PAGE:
Soft Cell – “Keychains and Snowstorms” box set review

Soft Cell

Keychains and Snowstorms – The Soft Cell Story

(Universal – UK import)

Remind me.  Did we have these problems with VHS and vinyl?  Or is it just another of the delights of digital?

You’d think we’d have learned by now, after all.  You’d think, the next time a weighty box set filled with irresistible goodies comes along, we’d… well, we’d resist.  Can you spell A New Career in a New Town?  Can you spell Sophisticated Boombox?  Can you spell… oh, insert your own golden turkey here, the bouncy big box that is stuffed with stellar music, right up until you reach the disc that… the %$#^&% doesn’t play.

For early-bird purchasers at least, it’s the DVD that spoils the party, here.  For nine CDs of generally excellent sonics, generally brilliant music, and a heap of ’80s memories that you may or may not thank the 12-inch mixes for reminding you of, Keychains and Snowstorms is spectacular.  Soft Cell were, after all, the only band in the entire synthipop boom that was carved of anything more than MTV-friendly pop.  Indeed, once you excised “Tainted Love” from the equation, there was more maggoty rancor and lowlife sleaze per square inch of Soft Cell vinyl than you’d find in a square mile of your average urban sprawl.  

“Sex Dwarf,” “The Art of Falling Apart,” “L’Esqualita,” “Sleazy Films,” “Baby Doll,” “Numbers,” “Heat,” “Soul Inside,” “Disease and Desire,” “The Girl with the Patent Leather Face” – Soft Cell were the soundtrack to the kind of dissolution into which nice kids could only dream of descending.  And, if you made it as far as the third and final album, you were probably halfway to getting there.  At their best, and that wraps up a lot of their music, Soft Cell were the most glamorous gutter in which you could awaken, and the nine CDs that devour this box capture more or less every nuance.

Two discs of the twelve inch mixes… true, the CD sound cannot touch the muscle that was flexed by the original vinyl, and a couple of brief edits to the longer numbers might annoy the completists among us.  But play them loud regardless.  The full-length ”Torch” is one of the most exhilarating low-life romances ever set to a dance beat; the extended “Say Hello, Wave Goodbye,” one of the most heartbreaking.  The aforementioned “Numbers” is relentless in its desperation, “Insecure Me” is hilarious.

Catch the 12-inch “It’s a Mug’s Game” while you’re at it, too, and thrill to the only lyric of the 1980s that can truly match “Summertime Blues” and “My Generation” for telling it like it is… or, how to really get your own back on an over strict father.  Go to your room, turn on the stereo…

“…and play your records so loud, all the ones he especially hates… Deep Purple In Rock, Led Zeppelin II… well, even you hate those.”

As Almond declares elsewhere, near the end of “Torch,” “that song you sang, it was my life story….”

And she still doesn’t care, and her chewing gum is still getting stuck in your hair.

Disc three – latter day remixes using period ingredients, oddly a la Ziggy Marley’s recent assaults on dad’s catalog, but maybe even more successful. Discs four and five – rarities, many looking back to the duo’s earliest doings, and there’s a fabulous cover of “Paranoid,” to match the later Hendrix medley that seemed so deliciously heretical at the time, and can still send the Jimi Police squealing on two wheels around to your house.  Disc six – BBC sessions, and the duo’s short-lived comeback.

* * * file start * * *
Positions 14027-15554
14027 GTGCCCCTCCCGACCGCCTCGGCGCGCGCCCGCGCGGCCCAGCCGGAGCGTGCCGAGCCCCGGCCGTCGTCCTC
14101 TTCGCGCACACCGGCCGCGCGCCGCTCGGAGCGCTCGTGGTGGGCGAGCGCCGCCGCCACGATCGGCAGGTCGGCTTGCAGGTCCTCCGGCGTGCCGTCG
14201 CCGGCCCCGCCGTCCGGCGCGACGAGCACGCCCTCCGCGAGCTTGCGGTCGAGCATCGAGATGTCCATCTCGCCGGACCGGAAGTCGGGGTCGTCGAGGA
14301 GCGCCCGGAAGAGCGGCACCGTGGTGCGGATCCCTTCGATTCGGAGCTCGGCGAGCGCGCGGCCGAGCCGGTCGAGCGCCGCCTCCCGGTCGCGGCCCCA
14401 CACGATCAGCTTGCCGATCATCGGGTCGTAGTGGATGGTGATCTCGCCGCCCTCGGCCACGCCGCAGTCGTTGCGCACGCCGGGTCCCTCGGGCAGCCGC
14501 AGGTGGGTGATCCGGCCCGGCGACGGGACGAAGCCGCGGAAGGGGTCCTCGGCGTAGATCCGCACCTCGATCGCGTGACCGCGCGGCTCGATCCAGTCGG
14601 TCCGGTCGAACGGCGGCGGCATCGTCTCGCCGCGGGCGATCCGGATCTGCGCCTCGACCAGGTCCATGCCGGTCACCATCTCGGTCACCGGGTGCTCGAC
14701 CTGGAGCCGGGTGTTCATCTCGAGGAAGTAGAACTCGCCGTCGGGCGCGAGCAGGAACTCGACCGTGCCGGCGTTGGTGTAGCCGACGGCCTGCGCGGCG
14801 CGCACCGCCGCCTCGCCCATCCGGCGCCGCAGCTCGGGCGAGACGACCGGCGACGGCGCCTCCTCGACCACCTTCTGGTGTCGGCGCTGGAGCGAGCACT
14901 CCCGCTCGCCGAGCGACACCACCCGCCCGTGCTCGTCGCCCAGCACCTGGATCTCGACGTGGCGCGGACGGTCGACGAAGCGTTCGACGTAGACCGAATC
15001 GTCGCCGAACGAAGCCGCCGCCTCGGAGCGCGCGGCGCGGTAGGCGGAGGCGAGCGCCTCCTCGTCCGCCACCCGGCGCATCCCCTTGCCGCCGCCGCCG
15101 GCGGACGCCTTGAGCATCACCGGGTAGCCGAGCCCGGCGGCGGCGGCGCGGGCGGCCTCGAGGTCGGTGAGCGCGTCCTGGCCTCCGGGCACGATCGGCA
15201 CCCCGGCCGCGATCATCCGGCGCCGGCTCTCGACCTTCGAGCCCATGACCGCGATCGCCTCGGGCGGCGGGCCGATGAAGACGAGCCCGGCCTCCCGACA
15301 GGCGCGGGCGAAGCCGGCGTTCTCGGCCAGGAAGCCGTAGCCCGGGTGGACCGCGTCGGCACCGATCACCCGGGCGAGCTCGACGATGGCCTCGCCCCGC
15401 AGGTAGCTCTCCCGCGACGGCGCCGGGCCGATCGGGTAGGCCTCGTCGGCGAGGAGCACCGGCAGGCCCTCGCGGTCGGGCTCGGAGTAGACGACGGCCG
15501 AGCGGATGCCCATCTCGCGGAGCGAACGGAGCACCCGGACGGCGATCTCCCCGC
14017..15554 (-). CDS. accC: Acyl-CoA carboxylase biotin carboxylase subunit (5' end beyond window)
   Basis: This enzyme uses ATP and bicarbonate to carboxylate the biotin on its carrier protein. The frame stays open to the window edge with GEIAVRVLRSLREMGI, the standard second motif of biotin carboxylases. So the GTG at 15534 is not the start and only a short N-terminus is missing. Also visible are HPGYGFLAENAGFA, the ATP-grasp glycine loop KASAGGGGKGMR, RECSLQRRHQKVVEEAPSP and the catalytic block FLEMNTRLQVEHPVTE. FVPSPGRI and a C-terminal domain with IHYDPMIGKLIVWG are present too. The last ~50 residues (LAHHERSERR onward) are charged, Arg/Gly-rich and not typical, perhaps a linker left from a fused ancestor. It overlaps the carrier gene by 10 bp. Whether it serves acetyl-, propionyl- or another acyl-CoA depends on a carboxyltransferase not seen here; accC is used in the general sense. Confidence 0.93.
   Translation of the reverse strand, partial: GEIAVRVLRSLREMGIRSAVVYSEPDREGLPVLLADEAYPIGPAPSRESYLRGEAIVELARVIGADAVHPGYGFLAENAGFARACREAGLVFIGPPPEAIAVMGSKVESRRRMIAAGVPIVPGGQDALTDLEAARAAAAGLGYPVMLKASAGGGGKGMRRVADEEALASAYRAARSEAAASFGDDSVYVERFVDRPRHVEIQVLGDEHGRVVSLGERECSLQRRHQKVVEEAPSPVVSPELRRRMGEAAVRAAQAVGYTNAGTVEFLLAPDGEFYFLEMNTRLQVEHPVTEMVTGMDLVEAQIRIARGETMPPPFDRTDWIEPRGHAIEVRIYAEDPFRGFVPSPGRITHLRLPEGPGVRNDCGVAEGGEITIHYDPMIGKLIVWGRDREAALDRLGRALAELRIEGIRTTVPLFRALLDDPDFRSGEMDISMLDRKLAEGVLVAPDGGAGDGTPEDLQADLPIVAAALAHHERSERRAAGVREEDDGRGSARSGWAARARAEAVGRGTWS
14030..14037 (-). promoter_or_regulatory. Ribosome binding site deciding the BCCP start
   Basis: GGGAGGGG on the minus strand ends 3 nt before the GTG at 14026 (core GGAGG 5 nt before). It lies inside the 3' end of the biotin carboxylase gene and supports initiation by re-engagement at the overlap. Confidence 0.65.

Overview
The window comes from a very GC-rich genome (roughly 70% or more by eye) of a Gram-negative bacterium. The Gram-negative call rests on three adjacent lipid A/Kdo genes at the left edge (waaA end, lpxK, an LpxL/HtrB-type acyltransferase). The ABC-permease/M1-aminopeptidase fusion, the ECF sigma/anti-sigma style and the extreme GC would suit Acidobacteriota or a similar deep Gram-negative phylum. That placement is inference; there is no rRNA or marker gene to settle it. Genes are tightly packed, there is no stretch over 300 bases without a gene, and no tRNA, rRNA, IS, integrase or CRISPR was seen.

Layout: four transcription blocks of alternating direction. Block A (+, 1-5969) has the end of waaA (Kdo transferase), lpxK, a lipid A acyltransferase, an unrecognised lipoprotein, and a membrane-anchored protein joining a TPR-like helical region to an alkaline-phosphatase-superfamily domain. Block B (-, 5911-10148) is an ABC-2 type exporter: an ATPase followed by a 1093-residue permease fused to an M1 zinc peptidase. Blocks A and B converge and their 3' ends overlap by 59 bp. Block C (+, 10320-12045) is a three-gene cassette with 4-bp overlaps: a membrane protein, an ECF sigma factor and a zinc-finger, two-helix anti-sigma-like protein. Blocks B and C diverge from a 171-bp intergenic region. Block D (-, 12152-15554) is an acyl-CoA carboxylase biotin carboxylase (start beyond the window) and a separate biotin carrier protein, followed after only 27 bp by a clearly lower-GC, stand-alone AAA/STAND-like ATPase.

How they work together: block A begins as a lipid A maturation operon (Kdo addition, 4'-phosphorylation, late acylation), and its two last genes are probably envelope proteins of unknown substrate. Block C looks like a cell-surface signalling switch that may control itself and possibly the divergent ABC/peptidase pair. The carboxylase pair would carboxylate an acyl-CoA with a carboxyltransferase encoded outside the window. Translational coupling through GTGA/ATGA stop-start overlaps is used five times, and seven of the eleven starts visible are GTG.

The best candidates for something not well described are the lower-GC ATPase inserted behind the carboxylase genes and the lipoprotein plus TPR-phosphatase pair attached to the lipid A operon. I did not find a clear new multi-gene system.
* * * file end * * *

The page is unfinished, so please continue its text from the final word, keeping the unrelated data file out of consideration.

Disc seven is a nonstop mix to marry to the old Ecstatic Dancing EP, but focussing upon the more downbeat end of the catalog – “Barriers,” “Where The Heart Is,” “Facility Girls,” “Little Rough Rhinestone” and so on for fifteen tracks.  It’s okay… it does drag on a bit, though, and it’s the closest the box comes to the inevitable “disc you’ll never play.”  Unless, of course, you do.

We close with discs eight and nine, largely recorded live in LA, 1983, and defying the notion that Soft Cell were not a live band.  With additional saxophone, and Almond in excellent voice (which is not always the case), it’s an exhilarating listen – and all the more so because it’s the last two albums as opposed to the first that get the lion’s share of the set list.

Add a hardback book that’s packed with pics, and that’s almost the lot.  With barely a misstep in sight.  Sounds miraculous, right?

It is. Because the DVD, rounding up promo videos, TV and live, ought to be just as dynamic.  Except… the bugger doesn’t play.

Already, there’s threads across the net bemoaning, once again, the foolishness that makes people purchase these packages without waiting for the reviews and the warnings to come in, and, so once again, hurrah!  A box set on an installment plan.  Buy the whole thing now, and we’ll give you some coasters to fill in the gaps while we get around to manufacturing the discs correctly.

Or… “Quality Control?  Yeah, that was one of the interns.  We sent him packing… all he did was listen to music all day.”

PS: Universal have since acknowledged the faulty disc and are currently preparing a replacement disc.  Posted to the Soft Cell website, the announcement reads as follows:

“Universal Music are sorry to inform you that owing to a hand-packing issue, some of the DVD discs featured in the Soft Cell Keychains & Snowstorms Boxset have been damaged causing playing issues, such as freezing and juddering.”

“We would like to make you aware that due to this issue we are currently pressing additional copies of the DVD for anyone who has been affected. If you have experienced problems with your DVD and would like a replacement disc, please contact infoumc@umusic.com with proof of purchase (a scan, screen grab or photo of the receipt will do) and your address and it will be sent out to you.”

 

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